• Superior Court
  • Hartford J.D., at Hartford
  • CV11-5035475S
  • Jun 21 2012 (Date Decided)
  • Woods, J.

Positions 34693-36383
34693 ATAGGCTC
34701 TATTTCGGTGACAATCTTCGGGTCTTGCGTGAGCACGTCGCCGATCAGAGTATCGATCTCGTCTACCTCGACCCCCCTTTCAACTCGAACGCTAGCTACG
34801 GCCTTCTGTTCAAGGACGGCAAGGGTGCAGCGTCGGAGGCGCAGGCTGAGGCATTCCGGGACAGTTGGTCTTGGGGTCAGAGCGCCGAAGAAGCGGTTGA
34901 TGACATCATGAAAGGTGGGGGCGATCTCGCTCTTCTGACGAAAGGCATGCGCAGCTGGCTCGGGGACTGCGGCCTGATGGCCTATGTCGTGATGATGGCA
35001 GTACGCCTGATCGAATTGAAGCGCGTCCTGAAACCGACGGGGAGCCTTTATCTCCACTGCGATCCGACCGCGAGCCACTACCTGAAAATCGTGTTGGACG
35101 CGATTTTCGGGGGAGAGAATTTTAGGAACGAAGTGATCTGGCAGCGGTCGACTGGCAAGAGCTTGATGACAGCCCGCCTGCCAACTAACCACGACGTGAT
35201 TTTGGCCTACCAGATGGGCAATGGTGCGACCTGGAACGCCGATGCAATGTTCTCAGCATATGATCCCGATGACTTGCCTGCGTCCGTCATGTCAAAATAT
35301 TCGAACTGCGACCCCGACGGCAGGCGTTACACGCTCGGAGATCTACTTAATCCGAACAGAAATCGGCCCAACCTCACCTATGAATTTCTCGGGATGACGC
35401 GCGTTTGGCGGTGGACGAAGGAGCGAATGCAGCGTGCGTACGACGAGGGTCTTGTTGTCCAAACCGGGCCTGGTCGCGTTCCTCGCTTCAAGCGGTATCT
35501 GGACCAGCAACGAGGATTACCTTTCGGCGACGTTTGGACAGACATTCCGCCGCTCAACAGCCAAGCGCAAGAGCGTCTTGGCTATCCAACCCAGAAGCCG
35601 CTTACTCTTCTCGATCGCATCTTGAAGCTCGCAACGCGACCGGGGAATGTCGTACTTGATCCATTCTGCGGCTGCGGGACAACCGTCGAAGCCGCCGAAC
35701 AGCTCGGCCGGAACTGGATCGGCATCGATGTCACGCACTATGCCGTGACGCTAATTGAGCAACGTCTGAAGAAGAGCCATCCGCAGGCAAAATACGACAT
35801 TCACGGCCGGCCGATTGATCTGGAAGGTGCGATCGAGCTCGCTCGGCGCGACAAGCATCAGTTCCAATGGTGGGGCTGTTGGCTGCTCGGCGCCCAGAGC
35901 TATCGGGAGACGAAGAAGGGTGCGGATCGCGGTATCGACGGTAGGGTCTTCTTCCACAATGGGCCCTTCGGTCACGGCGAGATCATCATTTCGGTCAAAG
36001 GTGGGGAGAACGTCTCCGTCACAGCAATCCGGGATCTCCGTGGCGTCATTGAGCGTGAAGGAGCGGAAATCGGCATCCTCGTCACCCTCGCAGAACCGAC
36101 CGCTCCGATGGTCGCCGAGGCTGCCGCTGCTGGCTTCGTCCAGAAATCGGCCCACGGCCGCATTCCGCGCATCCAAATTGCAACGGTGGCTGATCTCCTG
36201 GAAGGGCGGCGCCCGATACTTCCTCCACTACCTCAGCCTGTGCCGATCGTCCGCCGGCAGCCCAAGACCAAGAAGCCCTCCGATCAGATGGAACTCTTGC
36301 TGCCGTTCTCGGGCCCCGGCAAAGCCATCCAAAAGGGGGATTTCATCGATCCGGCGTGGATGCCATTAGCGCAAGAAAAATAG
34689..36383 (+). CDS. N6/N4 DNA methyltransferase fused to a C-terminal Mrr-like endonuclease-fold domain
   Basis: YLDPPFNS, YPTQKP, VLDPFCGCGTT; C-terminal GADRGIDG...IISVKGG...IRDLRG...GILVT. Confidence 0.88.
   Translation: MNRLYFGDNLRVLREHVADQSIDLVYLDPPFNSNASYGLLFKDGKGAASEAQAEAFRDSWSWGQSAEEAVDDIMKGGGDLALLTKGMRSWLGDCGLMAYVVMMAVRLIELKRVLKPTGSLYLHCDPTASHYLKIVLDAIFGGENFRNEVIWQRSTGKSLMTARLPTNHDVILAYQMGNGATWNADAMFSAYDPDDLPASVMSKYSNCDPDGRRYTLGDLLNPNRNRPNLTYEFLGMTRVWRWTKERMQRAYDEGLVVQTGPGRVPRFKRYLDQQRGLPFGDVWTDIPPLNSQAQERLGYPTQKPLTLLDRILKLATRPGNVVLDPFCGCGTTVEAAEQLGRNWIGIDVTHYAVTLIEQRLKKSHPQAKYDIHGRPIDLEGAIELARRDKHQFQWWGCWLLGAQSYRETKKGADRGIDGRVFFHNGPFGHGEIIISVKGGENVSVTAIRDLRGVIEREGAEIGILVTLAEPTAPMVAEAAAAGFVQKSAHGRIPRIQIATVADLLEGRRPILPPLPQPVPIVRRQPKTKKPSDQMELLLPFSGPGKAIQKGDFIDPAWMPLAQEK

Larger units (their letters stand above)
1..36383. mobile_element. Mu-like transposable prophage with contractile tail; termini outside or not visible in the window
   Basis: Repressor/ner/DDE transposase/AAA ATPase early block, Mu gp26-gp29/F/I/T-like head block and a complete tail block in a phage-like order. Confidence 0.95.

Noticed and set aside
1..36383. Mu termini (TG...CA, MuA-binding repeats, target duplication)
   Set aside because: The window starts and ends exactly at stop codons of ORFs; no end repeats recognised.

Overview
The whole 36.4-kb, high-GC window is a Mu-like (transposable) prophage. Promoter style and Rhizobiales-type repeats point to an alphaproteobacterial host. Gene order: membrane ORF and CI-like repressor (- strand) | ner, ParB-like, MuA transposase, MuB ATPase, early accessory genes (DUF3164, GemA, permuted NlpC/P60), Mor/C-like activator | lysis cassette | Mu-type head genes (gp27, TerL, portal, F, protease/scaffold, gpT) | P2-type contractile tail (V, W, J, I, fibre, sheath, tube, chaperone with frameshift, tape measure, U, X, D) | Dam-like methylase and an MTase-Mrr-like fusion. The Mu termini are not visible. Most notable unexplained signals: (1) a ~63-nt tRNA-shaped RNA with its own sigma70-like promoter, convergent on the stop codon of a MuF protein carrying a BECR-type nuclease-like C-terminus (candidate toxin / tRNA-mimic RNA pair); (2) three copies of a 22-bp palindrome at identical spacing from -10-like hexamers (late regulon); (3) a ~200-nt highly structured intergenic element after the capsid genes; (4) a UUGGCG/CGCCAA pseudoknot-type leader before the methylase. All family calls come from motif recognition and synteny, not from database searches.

A court may award a prejudgment remedy attachment, if probable cause exists that the plaintiff will prevail on the merits in an amount equal to the prejudgment remedy requested, after taking into account any defenses, counterclaims and setoffs. After Richard Rosiak's parent died, Rosiak, who resides in California, hired a Connecticut attorney, Keith Bradoc Gallant, of the law firm of Day Pitney LLP. An April 2009 retainer agreement discussed the rates of Gallant and other attorneys and paralegals at the law firm of Day Pitney. Rosiak, who is an attorney in California, protested bills for legal work, because Day Pitney produced little to no written work while Attorney Gallant worked to settle the underlying case, which went to trial in January 2010. Rosiak also claimed that because Attorney Glenn Dowd served as the trial attorney, Rosiak was forced to fly to Connecticut on the eve of trial to talk to Attorney Dowd about the litigation. Rosiak alleged that he was double billed, because he already had engaged in similar discussions with Attorney Gallant. Rosiak claimed that $3,000 to prepare a 9-page answer in response to a 9-count complaint was excessive. The underlying litigation settled on the third day of trial, when Rosiak agreed to accept one-third of the residuary estate. Afterward, Rosiak alleged that the settlement on the record was different than the terms to which he previously agreed and that he settled under protest. Day Pitney sued Rosiak, alleging that he owed attorneys' fees of $63,874 for legal services that Day Pitney provided between July 2009 and February 2011. Day Pitney claimed that Rosiak made the decision about whether to settle and that, at the time of settlement, Rosiak described Glenn Dowd as "the best litigator he had ever seen" and sent him a thank you gift. Day Pitney provided explanations for disputed charges and invoices. Probable cause exists that Day Pitney will prevail on the merits, and the court granted the law firm's request for a prejudgment remedy in the amount of $63,874.